“Inside-Tension” vs. “Outside-Tension” Stances
In most traditional Shotokan dojo (as well as in those of many other Karate styles), instructors can be heard sometimes explaining the difference(s) between “inside-tension stances” and “outside-tension stances.” Most of us have heard these terms many times if we have practiced more than a couple years. Many of us now realize which are considered “inside-tension stances” and which are considered “outside-tension stances.” But how many of us actually understand what the differences really are?
What do “outside tension” and “inside tension” mean? Well, it seems logical enough to imagine that “outside tension stances” involve a stance in which there is more muscular tension on the outsides of the legs, relatively speaking, whereas “inside tension stances” involve more muscular tension on the insides of the legs. This makes some sense. All stances obviously involve tensions on both the insides and the outsides of the legs. But considering the relationship between the two, particularly which set of muscles is dominant, does have some value. Also, some people look at the positions of the knees and the strains put on them as a determining factor when describing a stance as “inside-” or “outside-tension” (knees pressed out for outside-tension and in for inside tension). These, as I understand it, are the two “traditional” views on the terminology and there is (at least as of Oct 2000) no real consensus on which are the real defining characteristics.
Let’s think about some examples:
So let us consider the most commonly practiced basic Shotokan stances; zenkutsudachi (front stance), kokutsudachi (back stance) and kibadachi (side stance). These three are almost universally given as representatives of “outside tension stances” in traditional Shotokan dojo in North America (In 8 years training in Tokyo, I never heard any reference to “outside-” or “inside-tension stances”). Do you think there is more tension on the outsides of the legs than the insides while performing these three stances? Perhaps there is. But how does this compare to, say, walking?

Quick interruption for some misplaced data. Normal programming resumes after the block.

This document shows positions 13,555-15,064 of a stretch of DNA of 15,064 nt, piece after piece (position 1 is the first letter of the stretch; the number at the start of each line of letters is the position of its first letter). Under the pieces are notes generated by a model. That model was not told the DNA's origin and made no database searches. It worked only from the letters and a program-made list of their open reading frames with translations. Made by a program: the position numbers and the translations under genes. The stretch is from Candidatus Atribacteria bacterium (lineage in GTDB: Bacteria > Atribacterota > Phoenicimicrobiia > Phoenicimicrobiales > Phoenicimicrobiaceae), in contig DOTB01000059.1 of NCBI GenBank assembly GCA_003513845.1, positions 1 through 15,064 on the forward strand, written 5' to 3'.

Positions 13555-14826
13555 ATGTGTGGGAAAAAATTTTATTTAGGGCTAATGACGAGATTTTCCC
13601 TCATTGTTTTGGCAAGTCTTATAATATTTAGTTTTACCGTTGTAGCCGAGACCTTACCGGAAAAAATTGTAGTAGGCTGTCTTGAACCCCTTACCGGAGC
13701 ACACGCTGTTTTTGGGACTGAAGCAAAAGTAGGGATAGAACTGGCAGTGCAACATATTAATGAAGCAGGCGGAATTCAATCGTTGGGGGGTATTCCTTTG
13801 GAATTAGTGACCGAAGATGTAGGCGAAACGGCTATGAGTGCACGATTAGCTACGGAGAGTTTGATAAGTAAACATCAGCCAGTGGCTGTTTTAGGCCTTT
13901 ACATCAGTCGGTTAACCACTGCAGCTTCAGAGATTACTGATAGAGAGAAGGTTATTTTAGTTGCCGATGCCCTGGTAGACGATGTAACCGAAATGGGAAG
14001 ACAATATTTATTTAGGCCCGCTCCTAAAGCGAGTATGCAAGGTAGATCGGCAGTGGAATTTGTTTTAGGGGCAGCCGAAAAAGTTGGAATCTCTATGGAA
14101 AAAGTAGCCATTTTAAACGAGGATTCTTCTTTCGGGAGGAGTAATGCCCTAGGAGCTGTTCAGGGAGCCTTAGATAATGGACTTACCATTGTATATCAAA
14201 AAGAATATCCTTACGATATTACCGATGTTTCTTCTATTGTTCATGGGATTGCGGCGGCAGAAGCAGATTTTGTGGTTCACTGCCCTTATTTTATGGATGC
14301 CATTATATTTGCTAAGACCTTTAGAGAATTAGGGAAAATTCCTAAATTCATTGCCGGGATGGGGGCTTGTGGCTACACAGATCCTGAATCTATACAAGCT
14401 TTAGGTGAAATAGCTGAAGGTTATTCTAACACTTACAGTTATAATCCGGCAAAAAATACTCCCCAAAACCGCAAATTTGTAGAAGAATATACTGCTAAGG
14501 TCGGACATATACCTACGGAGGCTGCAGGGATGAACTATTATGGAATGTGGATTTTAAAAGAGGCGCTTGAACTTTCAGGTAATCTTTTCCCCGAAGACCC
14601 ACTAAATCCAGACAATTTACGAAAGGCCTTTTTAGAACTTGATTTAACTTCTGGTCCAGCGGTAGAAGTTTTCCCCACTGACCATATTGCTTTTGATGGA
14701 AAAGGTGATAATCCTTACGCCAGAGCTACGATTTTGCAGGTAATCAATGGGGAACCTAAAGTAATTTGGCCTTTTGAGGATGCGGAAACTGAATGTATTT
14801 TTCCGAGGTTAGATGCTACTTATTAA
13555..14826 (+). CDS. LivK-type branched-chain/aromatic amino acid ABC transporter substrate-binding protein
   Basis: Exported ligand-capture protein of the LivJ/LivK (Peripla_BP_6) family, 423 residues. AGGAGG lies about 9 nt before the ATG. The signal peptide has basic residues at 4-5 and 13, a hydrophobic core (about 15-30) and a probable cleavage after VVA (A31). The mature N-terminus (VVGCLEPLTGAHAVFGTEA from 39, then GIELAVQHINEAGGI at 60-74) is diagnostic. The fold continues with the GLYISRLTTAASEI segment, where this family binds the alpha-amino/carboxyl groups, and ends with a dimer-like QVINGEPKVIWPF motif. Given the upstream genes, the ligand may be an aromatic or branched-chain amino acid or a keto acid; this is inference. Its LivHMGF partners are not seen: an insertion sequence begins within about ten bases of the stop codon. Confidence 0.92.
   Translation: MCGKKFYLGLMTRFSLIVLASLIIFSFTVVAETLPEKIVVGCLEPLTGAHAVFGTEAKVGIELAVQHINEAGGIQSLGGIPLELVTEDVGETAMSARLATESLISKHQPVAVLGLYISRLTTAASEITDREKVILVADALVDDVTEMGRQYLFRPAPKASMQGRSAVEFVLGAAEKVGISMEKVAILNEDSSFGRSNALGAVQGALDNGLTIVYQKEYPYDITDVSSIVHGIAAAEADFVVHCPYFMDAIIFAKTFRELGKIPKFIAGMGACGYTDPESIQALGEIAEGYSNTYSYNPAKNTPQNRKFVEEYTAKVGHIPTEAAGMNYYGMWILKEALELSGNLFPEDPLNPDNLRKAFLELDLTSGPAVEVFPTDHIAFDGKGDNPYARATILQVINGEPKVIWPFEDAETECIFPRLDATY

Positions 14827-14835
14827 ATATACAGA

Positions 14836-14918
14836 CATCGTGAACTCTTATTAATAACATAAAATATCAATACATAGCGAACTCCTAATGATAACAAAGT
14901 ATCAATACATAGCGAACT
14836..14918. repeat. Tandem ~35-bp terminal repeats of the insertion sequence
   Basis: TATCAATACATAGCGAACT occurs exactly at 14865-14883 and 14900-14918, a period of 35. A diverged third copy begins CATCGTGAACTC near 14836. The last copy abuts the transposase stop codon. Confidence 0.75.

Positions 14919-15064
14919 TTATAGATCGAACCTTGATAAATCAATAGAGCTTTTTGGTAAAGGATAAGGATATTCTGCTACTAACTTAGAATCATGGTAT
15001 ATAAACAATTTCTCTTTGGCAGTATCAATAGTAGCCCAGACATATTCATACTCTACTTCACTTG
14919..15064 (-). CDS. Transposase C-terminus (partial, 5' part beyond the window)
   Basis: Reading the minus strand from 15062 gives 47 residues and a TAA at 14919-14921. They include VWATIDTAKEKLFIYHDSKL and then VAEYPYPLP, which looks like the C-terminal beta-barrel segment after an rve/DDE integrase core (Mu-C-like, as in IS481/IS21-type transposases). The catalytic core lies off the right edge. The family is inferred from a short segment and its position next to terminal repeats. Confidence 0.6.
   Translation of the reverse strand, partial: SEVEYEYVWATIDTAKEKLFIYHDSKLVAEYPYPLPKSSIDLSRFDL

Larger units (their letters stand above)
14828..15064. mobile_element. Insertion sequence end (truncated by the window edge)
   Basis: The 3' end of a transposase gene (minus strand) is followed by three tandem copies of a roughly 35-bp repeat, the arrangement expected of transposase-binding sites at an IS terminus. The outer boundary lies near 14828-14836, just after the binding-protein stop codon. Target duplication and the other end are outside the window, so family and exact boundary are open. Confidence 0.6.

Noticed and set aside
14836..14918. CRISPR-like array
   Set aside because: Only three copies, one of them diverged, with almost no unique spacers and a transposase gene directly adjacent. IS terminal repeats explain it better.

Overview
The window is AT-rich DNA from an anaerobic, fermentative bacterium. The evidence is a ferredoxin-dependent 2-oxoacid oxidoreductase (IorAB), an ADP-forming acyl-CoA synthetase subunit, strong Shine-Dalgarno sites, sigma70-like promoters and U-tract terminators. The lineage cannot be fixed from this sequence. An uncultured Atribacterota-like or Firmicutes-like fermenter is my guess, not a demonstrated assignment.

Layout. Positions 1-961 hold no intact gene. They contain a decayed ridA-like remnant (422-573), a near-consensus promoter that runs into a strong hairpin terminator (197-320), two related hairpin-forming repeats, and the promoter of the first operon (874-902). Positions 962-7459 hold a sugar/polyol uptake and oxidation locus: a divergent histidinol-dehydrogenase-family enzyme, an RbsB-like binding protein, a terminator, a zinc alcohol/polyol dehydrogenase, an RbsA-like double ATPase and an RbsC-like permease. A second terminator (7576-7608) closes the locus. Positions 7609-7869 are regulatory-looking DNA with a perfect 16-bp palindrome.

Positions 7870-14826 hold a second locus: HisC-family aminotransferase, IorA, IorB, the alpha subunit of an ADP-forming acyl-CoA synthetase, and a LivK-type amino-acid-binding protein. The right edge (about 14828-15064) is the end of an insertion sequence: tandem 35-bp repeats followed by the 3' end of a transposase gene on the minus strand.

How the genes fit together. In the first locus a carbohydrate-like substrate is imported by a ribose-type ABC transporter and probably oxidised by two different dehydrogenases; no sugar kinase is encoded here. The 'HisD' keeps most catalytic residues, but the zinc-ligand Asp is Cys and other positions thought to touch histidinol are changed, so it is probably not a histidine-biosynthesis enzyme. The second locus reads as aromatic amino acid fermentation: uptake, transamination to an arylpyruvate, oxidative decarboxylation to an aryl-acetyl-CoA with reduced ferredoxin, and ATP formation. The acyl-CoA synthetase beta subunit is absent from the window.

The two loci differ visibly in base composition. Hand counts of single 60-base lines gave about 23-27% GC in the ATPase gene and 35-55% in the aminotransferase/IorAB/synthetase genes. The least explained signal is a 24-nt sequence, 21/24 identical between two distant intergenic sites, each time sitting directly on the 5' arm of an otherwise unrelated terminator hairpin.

The inside/outside ratio of leg tensions involved in walking, I think most would agree, should probably be referred to as “natural tension,” if anything. There may be some natural dominance of the outer leg muscles during the walking motion (I am also posing this question to biomechanics scholars and will update this article after I get a definitive answer). How do the muscular tensions of the legs compare in zenkutsudachi stepping and static positions to that of walking? I do not think they are really all that much different, at least when keeping the hips straight (shomen), if the stance is properly configured.
So let us examine zenkutsudachi a little closer. There are actually three distinct types of zenkutsudachi, depending on the position (amount of rotation) of the hips: shomen, hanmi and gyaku-hanmi. With the hips straight to the front (shomen), the outsides of the legs don’t seem to have any greater tension, percentage-wise, than while walking naturally. With the hips open (hanmi, as is done with most front-arm blocks), there may be more outside tension. With the hips turned the opposite direction (gyaku-hanmi, as performed with some back-arm blocks), inside tension is greater, percentage-wise, when compared to natural walking.
So what is the verdict on front stance? I think it is fair to say that it ranges from slightly outside- to inside-tension, often being a “natural stance,” much like walking.
Back stance and side stance are much like the hanmi position of front stance, and probably involve some limited extra outside tension of the leg muscles. But is it fair to call these “outside-tension stances?”
When considering the positions of the knees (how far outward they are pushed), it seems that the front- & back-stances do not involve pushing the knees past the point of natural alignment (see March article for more on alignment). Side-stance may involve just a slight outward push on the knees past this natural point. To rotate the knees to the point where they face a different direction than the foot (toes) of that leg is improper form and bad for your joints. In proper stances, this should not occur.